LOTFP adventures like Death Frost Doom and Tower of the Stargazer tend to have dangerous traps and tricks that can put characters in very dire situations, while other adventures tend to use monsters that are very dangerous. Played on its mechanics alone however the system isn't particularly unforgiving, which is perhaps good given its ethos. However, mechanics do play a roll in how often characters will die, and the mechanics that come with early editions of D&D are especially unforgiving. Drop to 0 HP or less and the PC is dead. Combined with instant death saving throws this makes for extremely sudden and deadly game. Personally I don't use rules that are quite as brutal, I don't want any 'Blackleaf' situations, but more importantly I have no reason to kill PCs as much as possible. Still, there's nothing wrong with the early D&D death rules though, they just mean that character survival is always precarious and to make the setting and mechanics harmonize the GM needs to be aware of this. It's absurd to me that one would even contemplate a railroad adventure with these sorts of instant death rules, but TSR did with the Dragonlance modules and the tortured efforts of the adventures to mitigate AD&D's mechanics are one reason they have a bad reputation now. The mechanics that run counter to the setting and player expectations cause difficulties, but mechanics that harmonize with setting and player expectations aid the GM in running the sort of game that feels right for the setting.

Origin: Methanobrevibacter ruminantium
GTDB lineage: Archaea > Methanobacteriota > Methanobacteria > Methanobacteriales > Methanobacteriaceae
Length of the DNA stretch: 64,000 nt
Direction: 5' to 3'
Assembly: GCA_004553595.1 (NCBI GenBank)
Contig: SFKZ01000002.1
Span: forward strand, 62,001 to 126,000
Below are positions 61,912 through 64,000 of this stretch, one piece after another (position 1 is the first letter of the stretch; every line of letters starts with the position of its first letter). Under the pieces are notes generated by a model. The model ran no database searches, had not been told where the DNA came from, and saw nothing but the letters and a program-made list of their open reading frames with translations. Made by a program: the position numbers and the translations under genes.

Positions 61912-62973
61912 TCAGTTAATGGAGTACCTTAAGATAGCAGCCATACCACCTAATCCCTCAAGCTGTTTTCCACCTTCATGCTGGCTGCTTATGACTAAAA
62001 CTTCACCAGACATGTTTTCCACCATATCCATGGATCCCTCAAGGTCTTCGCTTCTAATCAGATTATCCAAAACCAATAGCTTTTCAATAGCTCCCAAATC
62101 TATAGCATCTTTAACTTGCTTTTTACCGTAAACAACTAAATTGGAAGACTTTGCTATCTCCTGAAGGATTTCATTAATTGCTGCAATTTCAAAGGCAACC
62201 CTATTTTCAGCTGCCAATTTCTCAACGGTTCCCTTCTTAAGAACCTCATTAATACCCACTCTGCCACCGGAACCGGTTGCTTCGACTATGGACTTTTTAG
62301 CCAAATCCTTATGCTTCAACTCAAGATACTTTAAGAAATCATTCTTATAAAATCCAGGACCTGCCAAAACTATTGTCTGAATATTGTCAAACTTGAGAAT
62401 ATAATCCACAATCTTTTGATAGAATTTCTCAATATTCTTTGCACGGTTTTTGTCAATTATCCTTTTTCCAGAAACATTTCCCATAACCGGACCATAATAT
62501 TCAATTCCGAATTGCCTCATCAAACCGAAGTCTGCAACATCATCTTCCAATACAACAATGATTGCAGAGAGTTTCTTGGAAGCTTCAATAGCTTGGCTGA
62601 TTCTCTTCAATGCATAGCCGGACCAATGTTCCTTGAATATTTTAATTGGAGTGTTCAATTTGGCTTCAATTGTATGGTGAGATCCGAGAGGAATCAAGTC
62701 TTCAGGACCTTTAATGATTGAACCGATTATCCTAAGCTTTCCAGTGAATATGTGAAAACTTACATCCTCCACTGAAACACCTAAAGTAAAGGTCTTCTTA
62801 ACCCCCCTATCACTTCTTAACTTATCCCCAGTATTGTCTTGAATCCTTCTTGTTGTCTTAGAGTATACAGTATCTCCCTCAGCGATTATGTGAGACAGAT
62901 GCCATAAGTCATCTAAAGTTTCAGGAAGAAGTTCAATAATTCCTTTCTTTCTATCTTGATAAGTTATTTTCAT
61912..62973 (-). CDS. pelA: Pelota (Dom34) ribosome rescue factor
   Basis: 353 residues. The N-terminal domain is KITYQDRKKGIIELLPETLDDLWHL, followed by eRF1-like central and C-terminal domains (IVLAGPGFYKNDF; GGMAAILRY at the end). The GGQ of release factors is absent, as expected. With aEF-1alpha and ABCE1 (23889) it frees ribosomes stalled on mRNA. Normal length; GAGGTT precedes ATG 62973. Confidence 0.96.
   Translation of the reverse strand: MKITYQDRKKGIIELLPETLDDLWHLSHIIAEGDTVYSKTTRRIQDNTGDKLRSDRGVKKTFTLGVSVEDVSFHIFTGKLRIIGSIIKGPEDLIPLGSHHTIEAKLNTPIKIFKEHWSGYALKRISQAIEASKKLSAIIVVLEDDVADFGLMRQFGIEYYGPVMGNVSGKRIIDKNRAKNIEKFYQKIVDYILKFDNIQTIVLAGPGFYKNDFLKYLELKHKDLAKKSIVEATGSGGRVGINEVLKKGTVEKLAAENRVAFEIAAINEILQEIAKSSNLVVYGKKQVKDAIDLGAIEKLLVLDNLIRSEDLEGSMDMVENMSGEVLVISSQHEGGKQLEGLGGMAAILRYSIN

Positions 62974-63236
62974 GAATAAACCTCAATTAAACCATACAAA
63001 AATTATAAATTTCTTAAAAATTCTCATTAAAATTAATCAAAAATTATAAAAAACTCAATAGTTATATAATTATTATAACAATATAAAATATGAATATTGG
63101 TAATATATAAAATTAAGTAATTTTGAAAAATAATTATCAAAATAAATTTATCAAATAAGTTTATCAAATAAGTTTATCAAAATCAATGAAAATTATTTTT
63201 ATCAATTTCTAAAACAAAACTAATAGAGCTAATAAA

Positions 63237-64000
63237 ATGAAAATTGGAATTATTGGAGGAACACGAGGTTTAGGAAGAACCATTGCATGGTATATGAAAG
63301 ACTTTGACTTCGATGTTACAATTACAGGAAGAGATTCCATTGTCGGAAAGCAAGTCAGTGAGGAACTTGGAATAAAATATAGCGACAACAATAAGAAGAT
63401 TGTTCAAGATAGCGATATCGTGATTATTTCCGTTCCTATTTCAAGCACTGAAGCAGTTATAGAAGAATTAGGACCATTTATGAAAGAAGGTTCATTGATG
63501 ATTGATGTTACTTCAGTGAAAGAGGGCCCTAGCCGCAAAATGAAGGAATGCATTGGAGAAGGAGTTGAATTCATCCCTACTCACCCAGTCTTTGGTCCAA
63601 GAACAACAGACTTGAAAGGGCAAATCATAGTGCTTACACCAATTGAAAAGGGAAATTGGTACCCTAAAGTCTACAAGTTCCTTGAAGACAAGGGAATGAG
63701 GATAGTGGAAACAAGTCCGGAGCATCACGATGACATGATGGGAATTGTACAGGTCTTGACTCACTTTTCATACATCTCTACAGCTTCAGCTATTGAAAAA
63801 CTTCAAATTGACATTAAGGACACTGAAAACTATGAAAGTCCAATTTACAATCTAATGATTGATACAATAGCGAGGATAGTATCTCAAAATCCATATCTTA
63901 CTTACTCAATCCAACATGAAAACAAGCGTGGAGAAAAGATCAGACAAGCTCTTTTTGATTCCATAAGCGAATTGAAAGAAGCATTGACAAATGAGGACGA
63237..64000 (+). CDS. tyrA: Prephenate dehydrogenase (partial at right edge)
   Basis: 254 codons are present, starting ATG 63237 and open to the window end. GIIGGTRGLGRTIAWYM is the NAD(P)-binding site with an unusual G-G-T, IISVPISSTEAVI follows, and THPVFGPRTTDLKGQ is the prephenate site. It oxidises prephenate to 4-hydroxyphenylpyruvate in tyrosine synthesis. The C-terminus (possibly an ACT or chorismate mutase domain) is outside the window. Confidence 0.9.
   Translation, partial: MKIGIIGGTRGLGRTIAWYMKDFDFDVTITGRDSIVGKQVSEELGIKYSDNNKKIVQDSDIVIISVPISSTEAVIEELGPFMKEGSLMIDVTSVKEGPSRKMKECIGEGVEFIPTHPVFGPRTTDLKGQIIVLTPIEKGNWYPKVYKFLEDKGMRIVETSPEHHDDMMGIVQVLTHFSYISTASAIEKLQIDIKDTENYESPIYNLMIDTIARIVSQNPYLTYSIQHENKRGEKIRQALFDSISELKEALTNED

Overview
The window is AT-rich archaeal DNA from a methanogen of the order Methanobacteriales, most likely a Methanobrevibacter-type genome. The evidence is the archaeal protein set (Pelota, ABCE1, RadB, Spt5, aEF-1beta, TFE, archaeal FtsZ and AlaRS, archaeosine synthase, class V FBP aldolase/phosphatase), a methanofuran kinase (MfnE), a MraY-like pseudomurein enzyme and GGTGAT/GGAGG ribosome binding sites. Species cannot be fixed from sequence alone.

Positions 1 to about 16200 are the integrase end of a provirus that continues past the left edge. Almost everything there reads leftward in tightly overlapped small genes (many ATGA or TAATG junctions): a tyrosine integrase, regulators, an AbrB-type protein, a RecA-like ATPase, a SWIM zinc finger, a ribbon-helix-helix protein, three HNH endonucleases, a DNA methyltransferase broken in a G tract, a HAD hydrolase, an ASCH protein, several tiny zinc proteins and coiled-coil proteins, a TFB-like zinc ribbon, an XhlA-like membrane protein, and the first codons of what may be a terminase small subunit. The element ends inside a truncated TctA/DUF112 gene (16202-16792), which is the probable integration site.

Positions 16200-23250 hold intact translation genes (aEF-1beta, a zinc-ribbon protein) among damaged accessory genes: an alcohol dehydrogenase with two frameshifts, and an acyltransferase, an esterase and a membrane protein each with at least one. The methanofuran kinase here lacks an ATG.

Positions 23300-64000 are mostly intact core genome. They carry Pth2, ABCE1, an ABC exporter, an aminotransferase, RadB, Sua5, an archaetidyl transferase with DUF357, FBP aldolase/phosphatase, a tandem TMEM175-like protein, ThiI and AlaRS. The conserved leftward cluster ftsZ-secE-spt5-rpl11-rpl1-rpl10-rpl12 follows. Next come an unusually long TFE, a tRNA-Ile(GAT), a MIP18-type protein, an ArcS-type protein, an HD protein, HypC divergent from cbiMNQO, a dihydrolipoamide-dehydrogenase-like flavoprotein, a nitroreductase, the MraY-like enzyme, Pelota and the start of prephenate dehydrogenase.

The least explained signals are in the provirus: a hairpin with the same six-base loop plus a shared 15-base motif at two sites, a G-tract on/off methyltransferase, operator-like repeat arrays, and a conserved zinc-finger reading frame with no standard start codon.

Death rules are one example, and I think an important one, where there are many options for setting building through mechanical design. If one wants to avoid character death at all costs, or to make character death something that only happens when a player chooses for their character to die for the benefit of the plot, this is an option - but one that is unlikely to appeal very much in a game where combat is one of the primary sources of risk for the players. I don't tend to play that sort of game, but some other loss condition should be included. From what I can gather below are various mechanical means of handling death. Some GM's combine multiple methods for more complexity or to give the level of risk and penalty they want for their game:
A) Death at 0 HP - Characters and monsters are the same, when they fall to or below zero hit points they die. This is the original way of handling death and it is simple, but offers no reprieve, making it especially final and potentially unexpected in games with random or 'swingy' combat and injury mechanics.
B) Death at -X HP - A common way of handling character death is to provide a buffer of a certain number of negative hit points before death occurs. Minus ten seem common for some reason, which provides quite a buffer. Under this system PCs at 0 HP are simply unconscious, and often PCs with negative HP will continue to lose hit points over time and slide towards death if they aren't healed or aided after sliding into negative HP. This system can be as deadly as the GM wants it to be, death at -2 HP is likely (especially in a game where damage totals are high like 5E), while death only when the character reaches negative their full HP value is very lenient, especially as the character levels. More over this sort of system depends a lot on the availability of healing. Where magical healing is common (or available at all), anything that allows it to be applied before death will make for much more forgiving death rules.